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Anal Chem. 2015 Apr 21;87(8):4152-8. doi: 10.1021/acs.analchem.5b00162. Epub 2015 Apr 8.

Benchmarking multiple fragmentation methods on an orbitrap fusion for top-down phospho-proteoform characterization.

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†Biomolecular Mass Spectrometry and Proteomics, Bijvoet Centre for Biomolecular Research and Utrecht Institute for Pharmaceutical Sciences, University of Utrecht, Padualaan 8, 3584CH Utrecht, The Netherlands.
‡Netherlands Proteomics Center, Padualaan 8, 3584CH Utrecht, The Netherlands.
§Thermo Fisher Scientific, 355 River Oaks Parkway, San Jose, California 95134, United States.
∥Forschungsgruppe Zelluläre Strukturbiologie, Max-Planck-Institut für Biochemie, Am Klopferspitz 18, 82152 Martinsried, Germany.
⊥Thermo Fisher Scientific (Bremen) GmbH, Hanna-Kunath-Strasse 11, 28199 Bremen, Germany.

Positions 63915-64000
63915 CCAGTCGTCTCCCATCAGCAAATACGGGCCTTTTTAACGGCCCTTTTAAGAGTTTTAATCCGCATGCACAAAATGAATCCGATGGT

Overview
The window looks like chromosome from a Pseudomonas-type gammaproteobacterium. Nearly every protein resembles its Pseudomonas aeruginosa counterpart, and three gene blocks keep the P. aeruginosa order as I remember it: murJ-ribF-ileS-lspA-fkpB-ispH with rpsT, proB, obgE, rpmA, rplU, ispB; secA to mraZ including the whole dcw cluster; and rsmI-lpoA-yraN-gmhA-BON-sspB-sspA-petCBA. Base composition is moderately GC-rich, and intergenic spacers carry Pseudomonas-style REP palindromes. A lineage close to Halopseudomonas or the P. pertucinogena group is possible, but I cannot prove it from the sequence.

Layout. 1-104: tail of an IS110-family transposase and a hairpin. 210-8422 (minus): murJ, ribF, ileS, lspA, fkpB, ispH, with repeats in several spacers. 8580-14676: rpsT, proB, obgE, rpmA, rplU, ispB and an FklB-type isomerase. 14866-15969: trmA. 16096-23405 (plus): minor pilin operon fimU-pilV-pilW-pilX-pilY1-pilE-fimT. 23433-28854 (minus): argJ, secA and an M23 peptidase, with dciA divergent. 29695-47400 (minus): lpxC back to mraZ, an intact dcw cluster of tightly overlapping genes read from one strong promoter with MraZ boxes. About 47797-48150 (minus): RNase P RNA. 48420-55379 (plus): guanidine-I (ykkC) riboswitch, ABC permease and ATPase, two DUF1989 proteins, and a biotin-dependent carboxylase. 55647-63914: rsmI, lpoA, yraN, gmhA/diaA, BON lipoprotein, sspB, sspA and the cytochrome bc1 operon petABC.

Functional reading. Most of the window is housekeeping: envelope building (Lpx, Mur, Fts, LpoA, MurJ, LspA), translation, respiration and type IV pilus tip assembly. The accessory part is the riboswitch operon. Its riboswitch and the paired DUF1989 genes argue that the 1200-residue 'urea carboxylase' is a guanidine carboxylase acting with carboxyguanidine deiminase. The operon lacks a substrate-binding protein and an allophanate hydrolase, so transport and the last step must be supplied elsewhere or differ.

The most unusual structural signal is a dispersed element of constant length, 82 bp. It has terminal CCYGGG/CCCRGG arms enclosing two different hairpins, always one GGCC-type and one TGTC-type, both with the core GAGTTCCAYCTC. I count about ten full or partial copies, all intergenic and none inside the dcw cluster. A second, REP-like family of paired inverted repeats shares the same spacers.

Top-down analysis of intact proteins by mass spectrometry provides an ideal platform for comprehensive proteoform characterization, in particular, for the identification and localization of post-translational modifications (PTM) co-occurring on a protein. One of the main bottlenecks in top-down proteomics is insufficient protein sequence coverage caused by incomplete protein fragmentation. Based on previous work on peptides, increasing sequence coverage and PTM localization by combining sequential ETD and HCD fragmentation in a single fragmentation event, we hypothesized that protein sequence coverage and phospho-proteoform characterization could be equally improved by this new dual fragmentation method termed EThcD, recently been made available on the Orbitrap Fusion. Here, we systematically benchmark the performance of several (hybrid) fragmentation methods for intact protein analysis on an Orbitrap Fusion, using as a model system a 17.5 kDa N-terminal fragment of the mitotic regulator Bora. During cell division Bora becomes multiply phosphorylated by a variety of cell cycle kinases, including Aurora A and Plk1, albeit at distinctive sites. Here, we monitor the phosphorylation of Bora by Aurora A and Plk1, analyzing the generated distinctive phospho-proteoforms by top-down fragmentation. We show that EThcD and ETciD on a Fusion are feasible and capable of providing richer fragmentation spectra compared to HCD or ETD alone, increasing protein sequence coverage, and thereby facilitating phosphosite localization and the determination of kinase specific phosphorylation sites in these phospho-proteoforms. Data are available via ProteomeXchange with identifier PXD001845.

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